Ask Abbie: Why did my mother share my secret?

Published 10:30 am Saturday, February 23, 2013

By Abbie Long

Question: I am 12 years old and I can’t trust my mom anymore.

I told her something very private about my best friend and swore her to secrecy. Mom shared the information with my friend’s mom and then her mom told her.

Now my best friend won’t speak to me. I am so sad. I don’t have many friends anyways.

I asked mom why she did what she did, and she said she thought the mother needed to know.

I would rather sit in my room alone than be around my mom.

Why would she be that mean to me?

Answer: Let’s pretend you just found a nest of baby rabbits in your backyard, but the momma rabbit is nowhere in sight. You watch and wait for her to come back.

When she doesn’t, you begin to worry about the babies getting cold and hungry. You see your neighbor working in his yard so you tell him about the nest and how the mamma rabbit can’t be found.

He says, “don’t worry. What you are seeing is normal.”

He explains how a mother rabbit doesn’t stay in the nest, but watches from a safe distance. She instinctively knows being near the nest alerts predators to the whereabouts of her newborns so she only comes to the nest for 5- to 10-minute feeding periods once or twice a day.

He explains that the mother’s milk is naturally very rich, nutrient dense and designed to last the babies for 12 to 24 hours. In addition, before leaving the nest she covers the babes with her own fur from her underside to keep them warm and protected.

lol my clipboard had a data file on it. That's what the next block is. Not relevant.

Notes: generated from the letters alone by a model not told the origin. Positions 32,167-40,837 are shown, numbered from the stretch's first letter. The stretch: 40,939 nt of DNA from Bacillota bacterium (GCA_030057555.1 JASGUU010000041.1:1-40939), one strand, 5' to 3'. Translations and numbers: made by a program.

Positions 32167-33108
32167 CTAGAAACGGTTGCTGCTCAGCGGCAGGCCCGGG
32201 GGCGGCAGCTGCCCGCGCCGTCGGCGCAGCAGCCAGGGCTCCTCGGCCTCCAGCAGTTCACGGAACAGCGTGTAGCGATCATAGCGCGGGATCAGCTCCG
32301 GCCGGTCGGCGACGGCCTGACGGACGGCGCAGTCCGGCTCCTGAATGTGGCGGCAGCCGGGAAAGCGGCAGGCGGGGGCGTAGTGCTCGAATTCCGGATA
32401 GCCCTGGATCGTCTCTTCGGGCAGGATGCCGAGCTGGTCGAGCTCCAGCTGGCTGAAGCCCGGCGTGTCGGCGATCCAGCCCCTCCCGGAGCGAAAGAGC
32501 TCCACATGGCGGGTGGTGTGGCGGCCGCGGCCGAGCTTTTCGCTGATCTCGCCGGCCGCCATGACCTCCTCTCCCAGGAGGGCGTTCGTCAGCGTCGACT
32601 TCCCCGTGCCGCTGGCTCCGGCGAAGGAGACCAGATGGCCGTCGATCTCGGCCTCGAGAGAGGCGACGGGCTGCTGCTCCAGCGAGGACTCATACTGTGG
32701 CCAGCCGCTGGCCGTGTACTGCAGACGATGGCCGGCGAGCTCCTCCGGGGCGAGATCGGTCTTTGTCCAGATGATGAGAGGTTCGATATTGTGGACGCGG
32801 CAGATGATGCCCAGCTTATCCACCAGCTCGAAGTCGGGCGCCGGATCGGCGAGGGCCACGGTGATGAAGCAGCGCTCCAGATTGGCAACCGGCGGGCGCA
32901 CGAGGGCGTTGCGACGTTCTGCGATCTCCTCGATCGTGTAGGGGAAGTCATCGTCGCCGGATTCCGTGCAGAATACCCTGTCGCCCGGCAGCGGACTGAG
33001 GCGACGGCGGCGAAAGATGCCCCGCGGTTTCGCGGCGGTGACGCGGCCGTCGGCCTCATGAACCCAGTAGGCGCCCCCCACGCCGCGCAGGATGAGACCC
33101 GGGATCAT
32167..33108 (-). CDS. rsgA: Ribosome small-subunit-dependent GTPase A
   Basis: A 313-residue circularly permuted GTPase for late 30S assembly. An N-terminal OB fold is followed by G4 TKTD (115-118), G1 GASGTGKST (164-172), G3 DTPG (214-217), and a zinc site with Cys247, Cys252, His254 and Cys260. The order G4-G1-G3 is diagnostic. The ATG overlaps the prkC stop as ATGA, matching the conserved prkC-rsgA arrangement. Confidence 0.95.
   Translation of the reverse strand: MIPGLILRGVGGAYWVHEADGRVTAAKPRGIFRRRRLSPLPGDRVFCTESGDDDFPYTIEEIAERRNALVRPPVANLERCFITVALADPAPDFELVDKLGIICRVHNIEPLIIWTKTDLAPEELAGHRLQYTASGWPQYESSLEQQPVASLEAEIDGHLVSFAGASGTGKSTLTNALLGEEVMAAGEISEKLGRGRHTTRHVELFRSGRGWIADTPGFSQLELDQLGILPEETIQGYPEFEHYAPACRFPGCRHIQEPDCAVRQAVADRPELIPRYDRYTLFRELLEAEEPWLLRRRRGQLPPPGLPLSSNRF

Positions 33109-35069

Of course the newborns would rather have the warmth of their mother’s body and feel her heartbeat than be left alone. It is also normal for them to feel neglected.

If however the mother did what the babies wanted, instead of doing what she thought was best, her infants may not survive.

Once your neighbor finishes his explanation, you realize the mamma rabbit is not mean even though at first it looked to like she was.

This is exactly what happened when your mom betrayed your trust. She thought she was doing what was best even though it looked to you like she was being mean.

Your mom is not mean and would never hurt you on purpose. Are moms perfect? No. Is it possible your mom made a mistake? Yes. Everybody makes mistakes.

To better understand how easy it is to make a mistake, let’s say you are playing a video game. You suddenly have to choose between two mysterious doors.

You know one leads to victory and the other to the end of the game. You choose the door you think best, but soon find yourself having to start the mission over. If you could do it again, you would choose differently.

I believe if your mom, like you, could do it all over she would also choose to act differently now that she knows how much she hurt you.

All you have to do is to look back over the last 12 years to see how much your mother loves you. She is always there waiting with open arms when you come home from school. She takes you places you want to go even when she is tired. You see her proud smile when you do good.

As you focus on your mom’s love instead of her one bad decision, you will once again feel the desire to participate in the party she’s throwing for you outside your bedroom door. I just sent you an invitation to attend the festivities. I really want you to come, but to get there, you must first open your door.

Abbie Long is a Franklin native and advice columnist for The Tidewater News. Submit your questions to